There are many paths to becoming a personal trainer. Some go to college. Some don’t. To become a SUCCESSFUL personal trainer requires education, certification, and, obviously, clients. We help you achieve and access what you need to be a personal trainer, for now and for later.
If you want to be a personal trainer, you have to…
- Determine if you have what it takes
- Understand your role
- Decide where you want to work
- Get education and certfied
- Go to work
Many people become personal trainers because they have a passion for heath and fitness. Experiencing the results of a fit lifestyle first-hand creates a desire to share that knowledge.
Helping others achieve and maintain their fitness is a rewarding career and creates job satisfaction for those that pursue this path.
Do You Have What it Takes to Be a Personal Trainer?
All it takes is some clients, right?? Wrong! Clients won’t stick around if they sense that you don’t know your stuff. Fortunately, the ‘stuff’ that it takes to become a successful personal trainer is going to either be second nature to you already, or, with the right prep, practice and patience, these are skills that you can learn:
Understanding Body Anatomy and Physiology for Optimizing Function and Training Results
Proficiency in Exercise Program Design and Progressive Modifications
Passion for Fitness and Commitment to Personal Health
Professional Communication Skills and Gym Etiquette
Enthusiasm for Client Progress and Dedication to their Goals
Personal Career Goals and Strategies for Growth
Commitment to Maintaining Certification Credential and Continuing Education for Lifelong Learning
What is Your Role as a Personal Trainer?
Personal trainers get to enjoy flexible schedules and high earning potential, right?? Wrong! At first, your schedule will be based on the needs of your employer and/or clients. They come first and they will ultimately dictate your work hours, at least in the beginning. Earning potential is high, that is true, but not right out of the gate. High earning trainers have a lot of experience and they take their learning and growing very seriously.
Like any new career or start-up commitment – you get what you give, and it takes time. Don’t get discouraged if it isn’t everything that you thought it would be right in the onset. Set a realistic timeline for reaching goals, and remind yourself that Rome wasn’t built in a day. Understand your role as a trainer and be the best at it that you can be, the rest falls in place.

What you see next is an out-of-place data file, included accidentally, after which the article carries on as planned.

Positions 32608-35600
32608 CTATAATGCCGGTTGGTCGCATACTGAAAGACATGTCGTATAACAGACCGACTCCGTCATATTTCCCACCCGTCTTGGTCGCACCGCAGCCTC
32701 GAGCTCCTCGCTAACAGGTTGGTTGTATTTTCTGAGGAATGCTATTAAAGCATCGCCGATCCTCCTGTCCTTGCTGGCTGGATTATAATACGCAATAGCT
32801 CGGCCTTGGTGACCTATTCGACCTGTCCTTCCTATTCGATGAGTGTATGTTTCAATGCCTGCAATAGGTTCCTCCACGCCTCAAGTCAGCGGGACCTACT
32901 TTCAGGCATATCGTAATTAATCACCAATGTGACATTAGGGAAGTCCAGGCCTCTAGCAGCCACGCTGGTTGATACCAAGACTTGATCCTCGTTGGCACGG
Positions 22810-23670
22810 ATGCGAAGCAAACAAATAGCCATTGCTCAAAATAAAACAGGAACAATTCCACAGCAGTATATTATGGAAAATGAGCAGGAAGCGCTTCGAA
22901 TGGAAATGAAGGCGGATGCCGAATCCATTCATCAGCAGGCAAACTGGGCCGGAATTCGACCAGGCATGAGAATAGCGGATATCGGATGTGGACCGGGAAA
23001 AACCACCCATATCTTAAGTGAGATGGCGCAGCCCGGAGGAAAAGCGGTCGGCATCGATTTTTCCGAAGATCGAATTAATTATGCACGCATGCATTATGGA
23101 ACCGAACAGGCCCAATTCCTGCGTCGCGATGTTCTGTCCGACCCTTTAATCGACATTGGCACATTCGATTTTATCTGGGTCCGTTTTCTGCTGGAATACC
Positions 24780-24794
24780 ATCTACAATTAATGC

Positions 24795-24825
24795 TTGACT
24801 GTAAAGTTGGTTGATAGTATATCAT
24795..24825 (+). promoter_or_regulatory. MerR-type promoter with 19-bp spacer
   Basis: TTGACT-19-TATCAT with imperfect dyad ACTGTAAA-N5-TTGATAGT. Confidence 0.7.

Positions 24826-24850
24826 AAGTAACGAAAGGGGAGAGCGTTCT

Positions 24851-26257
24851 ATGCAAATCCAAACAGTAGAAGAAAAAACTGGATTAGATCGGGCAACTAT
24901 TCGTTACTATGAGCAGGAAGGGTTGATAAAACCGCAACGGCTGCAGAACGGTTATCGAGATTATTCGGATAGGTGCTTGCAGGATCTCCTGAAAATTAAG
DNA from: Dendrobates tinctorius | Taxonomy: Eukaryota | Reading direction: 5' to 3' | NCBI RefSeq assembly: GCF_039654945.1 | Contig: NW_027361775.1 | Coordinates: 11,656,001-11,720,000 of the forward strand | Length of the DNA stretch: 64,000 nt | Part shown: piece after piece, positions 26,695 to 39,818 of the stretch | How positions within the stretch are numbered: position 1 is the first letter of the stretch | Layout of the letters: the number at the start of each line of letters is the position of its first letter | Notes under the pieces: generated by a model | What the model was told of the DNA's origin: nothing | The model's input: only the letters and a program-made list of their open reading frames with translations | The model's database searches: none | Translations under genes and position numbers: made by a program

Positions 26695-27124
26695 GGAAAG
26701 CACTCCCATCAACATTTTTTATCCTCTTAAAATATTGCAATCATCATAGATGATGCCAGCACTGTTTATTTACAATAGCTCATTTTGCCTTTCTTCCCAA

Instruct or coach groups or individuals on exercise activities and the fundamentals of physical fitness.
Demonstrate techniques and methods of participation.
Observe clients and teach them corrective measures needed to improve their skills.
Act as a wellness coach with a strong science-based education.
Design exercise programs appropriate for members of a variety of healthy populations.
Where Can You Work as a Personal Trainer?
I have to work in a gym, right?? Wrong! A health club/gym is a great place to start, but it’s not the only place. Personal trainers are only limited by their imagination. You can be a traveling trainer or a community park trainer or a cruise ship trainer, the work settings are vast and can be tapped into when you set your mind to it. If you start working for a local club, great! If you’ve never worked as a trainer, we recommend working for a club to get your feet wet and learn the ropes. But be thinking of ideas and setting goals for 1 year and 5 years out. Goal setting is crucial, but so is taking the right steps at the right time – don’t overburden yourself with unrealistic goals. Work up to the goals, give yourself time and space to learn and grow. Think about where you may start working and where you would eventually like to work.
Corporate wellness facilities
In-home or online training
Parks, Beaches, Work/Breakrooms
Resorts, Cruise Ships, Vacation Spots
Which Personal Training Certification is Best for You?
I can get any certification, right?? Wrong! You need to start with an NCCA accredited certification program. NCCA is the National Commission for Certification Agencies, and it is the gold-standard in the personal trainer certification industry. You will use your Certified Personal Trainer (CPT) credential as a pre-requisite for employment as a personal trainer (and most employers will require that your CPT comes from an NCCA accredited source). Beyond this, the choice is yours.
Choose a program that best accommodates your long-term needs. Of course we think that our certification program is the best for you, and we’d like you to check out why NFPT is the better choice. But, for the basic certification and continuing education requirements, we researched some of the most popular certification programs and put it all in one place, we hope it helps as you compare certification options.
Cost of Certification Program
Total Annual Cost
Discounts Available for Certification
Financing Offers, if available
Recertification Frequency & Costs
CEC Requirements & Associated Cost Estimates
Get the ‘Become a Trainer’ Guide
Learn more about where you can work and tips from career personal trainers